For many years now I have been required to give a series of elementary lectures on statistics to medical students about to undertake a postgraduate course in psychiatry. The declared aim of the course, for which very limited time was available, was to provide the students with some initial understanding of the statistical terminology and elementary techniques to which other teachers, in particular psychologists and sociologists, would be likely to refer in the course of their lectures. The task was tricky for two reasons. In the first place most of the students involved, despite their best intentions, had forgotten their school mathematics, and secondly no textbook existed at the right level of difficulty which contained examples appropriate to these students' needs and experience. The present book was written to fill the gap. Though pri marily intended for psychiatrists, the book should prove very useful to any student of the behavioural sciences who wants a simple introductory course on the principles of experimental design and data analysis. It must be one of the simplest text books on elementary statistics ever written. I am indebted to the literary executor of the late Sir Ronald A. Fisher, F.R.S., to Dr Frank Yates, F.R.S., and to Oliver & Boyd Ltd for permission to reprint Tables 3 and 5 from their book Statistical Tables for Biological, Agricultural and Medical Research.

Basic Statistics for Social Workers, now in a revised edition, was developed by Schneider after teaching statistics to undergraduate and graduate social work students for over ten years. The statistical concepts that are necessary for students to know are covered, ranging from simple descriptive statistics such as crosstabs and tabular data up to a limited discussion of multiple regression. The text is written simply for students who may not have a strong quantitative background. The text is simple enough that with the practice problems and perhaps a little consultation a motivated student could self-teach the content.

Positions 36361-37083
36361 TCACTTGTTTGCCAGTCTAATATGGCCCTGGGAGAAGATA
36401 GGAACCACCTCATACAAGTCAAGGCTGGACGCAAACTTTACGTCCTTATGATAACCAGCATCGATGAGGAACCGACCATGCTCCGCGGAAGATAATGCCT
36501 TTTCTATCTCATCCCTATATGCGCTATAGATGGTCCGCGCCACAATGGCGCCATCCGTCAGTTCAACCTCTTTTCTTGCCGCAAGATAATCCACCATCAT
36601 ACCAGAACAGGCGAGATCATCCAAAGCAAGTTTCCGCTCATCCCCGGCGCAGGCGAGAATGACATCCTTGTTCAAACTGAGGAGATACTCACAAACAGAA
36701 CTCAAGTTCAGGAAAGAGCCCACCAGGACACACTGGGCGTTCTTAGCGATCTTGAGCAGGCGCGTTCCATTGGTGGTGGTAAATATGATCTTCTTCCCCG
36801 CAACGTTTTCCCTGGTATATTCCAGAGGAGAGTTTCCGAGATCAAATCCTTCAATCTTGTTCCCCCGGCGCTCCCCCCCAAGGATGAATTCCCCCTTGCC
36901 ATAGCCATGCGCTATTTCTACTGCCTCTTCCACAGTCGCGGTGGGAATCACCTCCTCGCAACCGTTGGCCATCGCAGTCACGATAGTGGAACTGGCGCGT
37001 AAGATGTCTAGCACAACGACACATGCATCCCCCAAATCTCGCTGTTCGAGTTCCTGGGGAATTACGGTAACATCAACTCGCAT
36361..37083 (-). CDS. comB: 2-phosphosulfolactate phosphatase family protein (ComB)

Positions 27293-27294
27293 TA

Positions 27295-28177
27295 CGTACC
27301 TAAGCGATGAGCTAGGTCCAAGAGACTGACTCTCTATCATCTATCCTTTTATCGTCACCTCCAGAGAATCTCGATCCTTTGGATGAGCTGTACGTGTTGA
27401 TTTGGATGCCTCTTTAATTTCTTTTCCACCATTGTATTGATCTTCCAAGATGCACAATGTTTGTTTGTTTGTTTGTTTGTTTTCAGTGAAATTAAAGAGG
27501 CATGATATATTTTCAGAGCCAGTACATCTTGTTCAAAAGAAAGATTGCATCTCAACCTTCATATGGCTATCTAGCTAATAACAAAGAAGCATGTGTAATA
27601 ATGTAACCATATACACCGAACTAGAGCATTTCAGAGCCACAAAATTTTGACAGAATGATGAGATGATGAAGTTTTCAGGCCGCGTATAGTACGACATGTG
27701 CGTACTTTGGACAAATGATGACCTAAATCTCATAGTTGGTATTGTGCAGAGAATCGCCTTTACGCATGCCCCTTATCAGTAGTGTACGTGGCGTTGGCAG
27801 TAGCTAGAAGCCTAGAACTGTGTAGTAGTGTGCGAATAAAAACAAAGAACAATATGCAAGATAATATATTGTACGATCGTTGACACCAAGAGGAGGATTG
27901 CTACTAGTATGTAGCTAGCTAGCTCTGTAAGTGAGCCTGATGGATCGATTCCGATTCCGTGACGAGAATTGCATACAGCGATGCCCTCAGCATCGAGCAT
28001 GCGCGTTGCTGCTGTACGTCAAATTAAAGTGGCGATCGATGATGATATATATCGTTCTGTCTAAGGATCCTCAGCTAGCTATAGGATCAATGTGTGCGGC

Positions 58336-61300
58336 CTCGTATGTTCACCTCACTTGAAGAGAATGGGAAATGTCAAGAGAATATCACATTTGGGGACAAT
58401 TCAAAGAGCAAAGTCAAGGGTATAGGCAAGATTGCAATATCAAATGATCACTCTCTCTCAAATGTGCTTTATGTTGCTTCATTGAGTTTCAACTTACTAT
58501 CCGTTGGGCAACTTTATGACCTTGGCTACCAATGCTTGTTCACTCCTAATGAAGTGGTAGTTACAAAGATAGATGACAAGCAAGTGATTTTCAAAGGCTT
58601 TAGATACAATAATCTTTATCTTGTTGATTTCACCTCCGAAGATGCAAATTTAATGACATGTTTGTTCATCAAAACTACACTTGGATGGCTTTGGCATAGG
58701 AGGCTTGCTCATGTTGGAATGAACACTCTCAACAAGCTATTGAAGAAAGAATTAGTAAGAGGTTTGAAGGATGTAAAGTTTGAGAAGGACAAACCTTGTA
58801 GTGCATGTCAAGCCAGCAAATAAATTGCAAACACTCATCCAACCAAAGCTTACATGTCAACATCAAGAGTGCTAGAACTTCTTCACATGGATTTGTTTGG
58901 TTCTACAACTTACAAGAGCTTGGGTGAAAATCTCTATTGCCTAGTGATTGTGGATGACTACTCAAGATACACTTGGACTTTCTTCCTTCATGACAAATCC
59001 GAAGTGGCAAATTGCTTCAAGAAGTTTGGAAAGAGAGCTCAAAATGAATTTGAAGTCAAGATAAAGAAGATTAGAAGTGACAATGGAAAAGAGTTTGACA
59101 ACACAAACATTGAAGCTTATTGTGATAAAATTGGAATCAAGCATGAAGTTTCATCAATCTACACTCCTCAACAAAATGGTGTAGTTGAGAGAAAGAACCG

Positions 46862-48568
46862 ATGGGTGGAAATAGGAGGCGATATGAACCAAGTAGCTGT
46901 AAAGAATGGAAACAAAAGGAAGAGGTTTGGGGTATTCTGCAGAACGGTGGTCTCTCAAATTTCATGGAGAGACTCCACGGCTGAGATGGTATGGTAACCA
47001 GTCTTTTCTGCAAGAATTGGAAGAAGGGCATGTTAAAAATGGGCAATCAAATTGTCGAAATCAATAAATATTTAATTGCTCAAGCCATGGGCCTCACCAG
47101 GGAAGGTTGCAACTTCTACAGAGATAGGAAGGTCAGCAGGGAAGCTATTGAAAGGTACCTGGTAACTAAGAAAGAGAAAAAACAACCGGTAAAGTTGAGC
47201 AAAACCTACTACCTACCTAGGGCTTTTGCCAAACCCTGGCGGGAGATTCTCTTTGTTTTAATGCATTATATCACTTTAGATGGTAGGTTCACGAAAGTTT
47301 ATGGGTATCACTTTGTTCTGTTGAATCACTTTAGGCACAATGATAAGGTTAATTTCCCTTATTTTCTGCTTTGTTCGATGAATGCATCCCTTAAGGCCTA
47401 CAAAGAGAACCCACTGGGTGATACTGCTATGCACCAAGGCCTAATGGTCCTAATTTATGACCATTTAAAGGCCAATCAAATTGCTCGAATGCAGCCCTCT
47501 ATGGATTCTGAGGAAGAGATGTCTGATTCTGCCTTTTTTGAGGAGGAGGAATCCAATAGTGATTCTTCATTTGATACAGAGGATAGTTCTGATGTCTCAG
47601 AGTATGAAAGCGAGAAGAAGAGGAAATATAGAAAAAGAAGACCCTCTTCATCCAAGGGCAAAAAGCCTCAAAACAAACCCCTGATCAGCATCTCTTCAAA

A user-friendly, hands-on guide to recognizing and conducting proper research techniques in data collection Offering a unique approach to numerical research methods, Analyzing Quantitative Data: An Introduction for Social Researchers presents readers with the necessary statistical applications for carrying out the key phases of conducting and evaluating a research project. The book guides readers through the steps of data analysis, from organizing raw data to utilizing descriptive statistics and tests of significance, drawing valid conclusions, and writing research reports. The author successfully provides a presentation that is accessible and hands-on rather than heavily theoretical, outlining the key quantitative processes and the use of software to successfully draw valid conclusions from gathered data. In its discussion of methods for organizing data, the book includes suggestions for coding and entry into spreadsheets or databases while also introducing commonly used descriptive statistics and clarifying their roles in data analysis. Next, inferential statistics is explored in-depth with explanations of and instructions for performing chi-square tests, t-tests, analyses of variance, correlation and regression analyses, and a number of advanced statistical procedures. Each chapter contains explanations of when to use the tests described, relevant formulas, and sample computations. The book concludes with guidance on extracting meaningful conclusions from statistical tests and writing research reports that describe procedures and analyses. Throughout the book, Statistical Resources for SPSS® sections provide fundamental instruction for using SPSS® to obtain the results presented. Where necessary, the author provides basic theoretical explanations for distributions and background information regarding formulas. Each chapter concludes with practice problems, and a related website features derivations of the book's formulas along with additional resources for performing the discussed processes. Analyzing Quantitative Data is an excellent book for social sciences courses on data analysis and research methods at the upper-undergraduate and graduate levels. It also serves as a valuable reference for applied statisticians and practitioners working in the fields of education, medicine, business and public service who analyze, interpret, and evaluate data in their daily work.